Mary : How can this be?

Angel : The Holy Spirit shall come upon you and overshadow you. For that reason the holy child to be born will be called “Son of God”.

Mary : Tell out, my soul, the Greatness of the Lord, rejoice, rejoice, my spirit in God the saviour
So tenderly has he looked upon his servant, humble as she is
For from this day forth,
All generations will count me blessed,
So wonderfully has he dealt with me,
The Lord, the Mighty One,

His name is Holy;
His mercy sure from generation to generation
Toward those who fear him;

He has ranged himself at the side of Israel his servant;
Firm in his promise to our forefathers,
He has not forgotten to show mercy to Abraham
And his childrens, children forever

Scene 4: Joseph is pulling a reluctant Donkey over to Mary who is pregnant. Meanwhile elder Jewish men listen to Rabbi Hilel.

Jewish Man : Rabbi Hillel, How is it that Rome conquers us and humiliates us, Gods chosen people?

Hillel: Because you drowned others they drowned you; and those that drowned you will eventually be drowned. But judge not until you stand in the other’s place.

Hillel : You there (addressing an audience member), Are you paid for your work?"

Audience member :… Yes I am.

Hillel : For what do you want the money?"

Audience member: For various reasons, To pay for the necessities of life.

Hillel : Would you not rather come and make the Torah -by which we mean the Law of God - your possession, that you may possess both this and the future world?"

Audience member: Can you summarise the Torah for me?

Hillel : That which you yourself do not want, do not do to your neighbor.  That is the whole law and the rest is merely commentary. 

 (Joseph reaches Mary finally)

Joseph : Mary, I cannot believe we are doing this.

Mary : Joseph, It is a census, we have no choice. We must return to Bethlehem because you are of the house of David.

Joseph : If the Donkey wills it…

Mary : If God wills it.

Scene freezes and Archaeologist appears next to Rabbi Hillel.

Archaeologist : The Rabbi Hillel teachings overlap with the life of Jesus. Born in poverty, Rabbi Hillel became the forerunner of modern Judaism. Hillels’ followers shared with the early Christians the belief that love of others was integral to understanding how to apply Jewish law.

(Archaeologist moves over to Joseph)

Archaeologist : The Census of Quirinius is recorded by Josephus, a first century historian. It was the first ever enrollment of the people of Judea, people like Mary and Joseph, for Roman taxation purposes. It was bitterly resented by the Jewish people. The Census of Quirinius is clearly dated after Herod’s death, while Lukes’ Gospel places it within Herod’s reign. Perhaps Luke sought a reason for Jesus to be born in Bethlehem, so that he could fulfill the prophecy of Micah from around 700 BC:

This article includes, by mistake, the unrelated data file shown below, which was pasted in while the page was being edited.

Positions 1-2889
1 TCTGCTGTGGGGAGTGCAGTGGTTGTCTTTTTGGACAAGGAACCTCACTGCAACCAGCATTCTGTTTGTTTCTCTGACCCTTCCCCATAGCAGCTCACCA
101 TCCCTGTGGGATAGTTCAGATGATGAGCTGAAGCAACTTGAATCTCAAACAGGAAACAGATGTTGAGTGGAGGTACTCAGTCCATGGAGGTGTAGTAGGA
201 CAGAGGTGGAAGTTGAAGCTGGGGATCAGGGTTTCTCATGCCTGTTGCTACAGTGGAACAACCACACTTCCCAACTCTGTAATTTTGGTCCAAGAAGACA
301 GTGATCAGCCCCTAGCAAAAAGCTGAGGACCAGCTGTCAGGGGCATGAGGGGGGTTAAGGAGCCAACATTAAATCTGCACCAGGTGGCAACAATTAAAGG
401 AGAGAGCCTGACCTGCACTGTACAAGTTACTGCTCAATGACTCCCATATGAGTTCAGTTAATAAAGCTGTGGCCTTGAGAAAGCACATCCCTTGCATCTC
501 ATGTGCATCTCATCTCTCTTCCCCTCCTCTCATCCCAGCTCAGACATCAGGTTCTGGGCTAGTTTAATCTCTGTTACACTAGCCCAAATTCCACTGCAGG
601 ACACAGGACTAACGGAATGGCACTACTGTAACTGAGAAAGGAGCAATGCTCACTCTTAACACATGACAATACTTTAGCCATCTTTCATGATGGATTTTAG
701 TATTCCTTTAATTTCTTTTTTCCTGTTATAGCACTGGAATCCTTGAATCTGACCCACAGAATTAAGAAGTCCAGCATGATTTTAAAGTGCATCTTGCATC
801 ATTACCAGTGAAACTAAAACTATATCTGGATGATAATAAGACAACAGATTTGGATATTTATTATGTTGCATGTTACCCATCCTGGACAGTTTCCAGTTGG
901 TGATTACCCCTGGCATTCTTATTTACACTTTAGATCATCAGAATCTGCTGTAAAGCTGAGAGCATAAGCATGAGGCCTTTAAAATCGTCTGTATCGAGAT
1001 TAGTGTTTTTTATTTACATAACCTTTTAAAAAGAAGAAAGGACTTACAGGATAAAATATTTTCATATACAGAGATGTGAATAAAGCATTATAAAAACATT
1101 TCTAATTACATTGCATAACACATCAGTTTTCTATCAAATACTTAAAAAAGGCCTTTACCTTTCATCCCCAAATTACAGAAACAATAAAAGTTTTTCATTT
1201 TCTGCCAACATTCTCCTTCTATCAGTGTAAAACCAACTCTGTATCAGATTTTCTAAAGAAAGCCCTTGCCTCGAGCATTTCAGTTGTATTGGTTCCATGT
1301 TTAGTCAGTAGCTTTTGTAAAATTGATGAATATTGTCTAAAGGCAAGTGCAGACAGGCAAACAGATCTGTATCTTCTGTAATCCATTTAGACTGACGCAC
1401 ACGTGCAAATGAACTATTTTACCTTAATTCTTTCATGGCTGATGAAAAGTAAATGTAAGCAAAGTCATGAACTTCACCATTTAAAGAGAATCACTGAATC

(All vanish except the archaeologist and then the angel appears)

Angel : "But you, Bethlehem, though you are little among the thousands of Judah, yet out of you shall come forth the One to be a Shepherd Ruler in Israel, whose goings forth are from of old, from everlasting."

Scene 5: Joseph and Mary, Josephs sister and Donkey are in a stable. The bright light of the twin stars above shine in. Joseph speaks to his sister in the doorway.

Sister : Joseph, I’m so sorry that this is all that we can offer you.

Joseph :Sister, we will be fine.

Sister : It’s just your father – he doesn’t approve of the union… another mans…

Joseph : I will call you when it is time.

Mary : It is time…

Joseph : What?

Sister : Go, get out of here, tell my eldest to bring a cloth for the baby and hot water, and pray for your wife…

(Sister hurries over to Mary and Joseph exits)

Scene 6: Two old Jewish women from previous scene.

Martha : To have a child is a blessing. To bear a child…

Sarah : Esther lost two and then died in childbirth

M: Norah died with hers along with the child.

S : I lost one and I was so sick with fever after another I almost died

M : Elizabeth lost three so her husband divorced her.

S: Ruth lost one.

M: Dinah lost two.

S: The other Elizabeth died but the child survived.

M: I lost two.

(Mary screams.)

Scene 7: Two shepherds are moving sheep around.

Shepherd  : We are the workers of the world, not the wise men….

Archeologist (appears): The first century was a time of amazing cultural exchange amongst a scholarly elite… (then disappears)

Shepherd : …Shadup. We can’t even afford the ceremonies required of our own religion. We are too poor to reconcile to God. We keep our head down amongst foreign cultures. We barely look up in our own.

If there is any God behind it all, any single authority, law or will that controls our destinies, it has absented itself from our affairs. Honestly it is preferable to me that only dumb laws determine our fates. Otherwise my suffering means nothing to our creator.

Angel  :Be quiet. I have a message for you. The wise will have to find their own way but you are being summoned. Today in the town of David a Savior has been born; he is Christ the Lord who you have cried out to. Go and you will find him wrapped in cloths and lying in a manger.

Scene 8:  Mary in last scene (holding baby Jesus).

Mary: Blessed are you who are poor, for yours is the kingdom of God. Blessed are you who are hungry now, for you shall be satisfied. Blessed are you who weep now, for you shall laugh.

This is my child who has come to set fire to the earth. For those who are now last will be first and those who are first will be last.
Glory to God in the highest, and peace to those on whom his favor rests.